Our verse for today comes from John 18:11, “So Jesus said to Peter, ‘Put your sword into the sheath. Shall I not drink the cup which My Father has given Me?’”
Cups can be as trivial as the coffee mugs that have sayings on them like, “Sisters are like fat thighs…they stick together,” or the stadium cups at ballgames that contain twenty-five cents of Coke that cost you five dollars. They can also represent some pretty serious stuff when one comes across them in scripture. In the Old Testament, the cup gets used many times as a metaphor for life, or more specifically, one’s lot in life. And the destiny that is being referred to is indicated by the contents of the cup. Psalm 11 refers to the wicked receiving the portion of their cup containing snares, fire, brimstone, and a horrible tempest. But Psalm 16 says he who puts his trust in Him shall receive the Lord as the portion of the inheritance of his cup. And Psalm 23 culminates in joy and contentment with David declaring “My cup runneth over.” But in the Garden of Gethsemane, the cup takes on a darkness again, or so it might seem. Three times Jesus asks His Father to take away the cup that awaits Him. But each time He also submits to the will of God, so much so that when Peter tries to alter God’s plan, Jesus declares that He must drink of the cup His Father gave Him. And in drinking that cup, which contained a cross, a crown of thorns, and nails for His hands and feet, Jesus did what he does to everything that is given to Him. He turned it into good.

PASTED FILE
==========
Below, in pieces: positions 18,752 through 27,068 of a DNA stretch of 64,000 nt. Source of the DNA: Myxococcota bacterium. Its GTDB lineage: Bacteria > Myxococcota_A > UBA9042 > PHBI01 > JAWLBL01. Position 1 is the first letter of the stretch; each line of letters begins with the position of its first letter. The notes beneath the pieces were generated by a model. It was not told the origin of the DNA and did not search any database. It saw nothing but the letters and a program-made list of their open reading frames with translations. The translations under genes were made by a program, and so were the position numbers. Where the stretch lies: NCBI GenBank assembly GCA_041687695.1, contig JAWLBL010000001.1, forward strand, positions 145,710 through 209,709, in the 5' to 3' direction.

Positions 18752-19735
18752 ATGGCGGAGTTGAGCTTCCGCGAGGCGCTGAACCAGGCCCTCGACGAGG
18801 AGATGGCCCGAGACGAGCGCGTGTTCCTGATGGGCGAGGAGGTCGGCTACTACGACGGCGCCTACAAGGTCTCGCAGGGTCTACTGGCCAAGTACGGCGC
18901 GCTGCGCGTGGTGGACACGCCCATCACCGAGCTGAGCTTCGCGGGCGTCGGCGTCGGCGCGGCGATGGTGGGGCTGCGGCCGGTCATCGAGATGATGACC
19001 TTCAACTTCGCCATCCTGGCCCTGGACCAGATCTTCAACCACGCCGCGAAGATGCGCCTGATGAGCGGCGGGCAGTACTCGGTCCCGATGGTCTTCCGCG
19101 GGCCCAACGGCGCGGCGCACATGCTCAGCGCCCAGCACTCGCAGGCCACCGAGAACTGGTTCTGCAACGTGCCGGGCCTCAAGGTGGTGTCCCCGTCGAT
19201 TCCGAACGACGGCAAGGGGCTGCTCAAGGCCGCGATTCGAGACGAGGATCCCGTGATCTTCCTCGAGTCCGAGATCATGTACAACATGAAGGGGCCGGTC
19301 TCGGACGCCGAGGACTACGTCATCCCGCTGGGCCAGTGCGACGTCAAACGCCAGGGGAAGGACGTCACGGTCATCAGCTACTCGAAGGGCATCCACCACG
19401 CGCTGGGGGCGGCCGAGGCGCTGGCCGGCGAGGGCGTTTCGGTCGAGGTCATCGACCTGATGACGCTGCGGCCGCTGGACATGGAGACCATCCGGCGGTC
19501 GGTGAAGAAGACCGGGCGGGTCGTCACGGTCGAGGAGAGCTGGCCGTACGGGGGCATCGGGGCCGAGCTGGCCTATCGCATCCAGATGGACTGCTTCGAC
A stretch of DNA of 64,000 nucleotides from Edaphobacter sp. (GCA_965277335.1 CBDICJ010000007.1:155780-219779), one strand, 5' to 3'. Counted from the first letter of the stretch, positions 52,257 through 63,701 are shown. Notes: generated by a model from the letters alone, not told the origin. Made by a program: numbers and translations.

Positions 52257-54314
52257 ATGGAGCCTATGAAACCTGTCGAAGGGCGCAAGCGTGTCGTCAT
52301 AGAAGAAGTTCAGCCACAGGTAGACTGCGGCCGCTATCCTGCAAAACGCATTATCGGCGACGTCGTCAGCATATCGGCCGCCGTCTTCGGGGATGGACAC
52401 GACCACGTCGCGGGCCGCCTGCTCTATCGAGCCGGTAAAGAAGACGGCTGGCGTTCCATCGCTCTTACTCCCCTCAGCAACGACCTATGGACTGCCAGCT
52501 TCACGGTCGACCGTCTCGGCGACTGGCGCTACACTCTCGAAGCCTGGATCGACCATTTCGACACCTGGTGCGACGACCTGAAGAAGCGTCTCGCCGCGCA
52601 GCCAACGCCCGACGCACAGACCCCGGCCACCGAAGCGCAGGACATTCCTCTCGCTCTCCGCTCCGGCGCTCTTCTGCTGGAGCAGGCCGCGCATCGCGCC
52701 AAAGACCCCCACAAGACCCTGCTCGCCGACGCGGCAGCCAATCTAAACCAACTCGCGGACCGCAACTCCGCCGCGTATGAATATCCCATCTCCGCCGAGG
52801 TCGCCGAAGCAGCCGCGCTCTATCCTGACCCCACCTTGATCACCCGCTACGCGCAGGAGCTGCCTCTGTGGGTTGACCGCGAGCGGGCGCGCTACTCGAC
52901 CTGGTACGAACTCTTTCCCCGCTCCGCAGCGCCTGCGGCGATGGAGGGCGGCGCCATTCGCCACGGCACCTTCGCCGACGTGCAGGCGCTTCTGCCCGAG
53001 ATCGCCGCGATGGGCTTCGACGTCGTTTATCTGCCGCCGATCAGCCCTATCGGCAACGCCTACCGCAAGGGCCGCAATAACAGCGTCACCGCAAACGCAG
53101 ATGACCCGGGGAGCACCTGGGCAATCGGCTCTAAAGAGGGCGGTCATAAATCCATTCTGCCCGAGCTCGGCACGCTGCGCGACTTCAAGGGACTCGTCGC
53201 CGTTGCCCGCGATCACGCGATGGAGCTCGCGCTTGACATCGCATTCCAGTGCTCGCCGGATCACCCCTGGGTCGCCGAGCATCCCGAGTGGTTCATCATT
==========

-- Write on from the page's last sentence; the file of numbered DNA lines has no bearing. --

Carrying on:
For the cup of the new covenant that Jesus passed around a little earlier in the upper room would be no different than your overpriced Coke had He not drank of the cup of God’s wrath poured out on the cross. The vengeance and punishment unleashed on Calvary during the ultimate Passover made possible the very cup of salvation that is offered to anyone who will drink. Your cup will contain many things today, some of which it probably shouldn’t. But no matter the contents, if you will give it wholly to Jesus, He can make of it what your Father in heaven has intended for you.
As we seek Him today, offer up your cup, whether it’s full of shame or simply too overwhelming, and let Jesus redeem it according to the great love He showed for you on the cross.
Rich Holt / Originally Published on : BCWorldview.org
Also published on : Medium.com.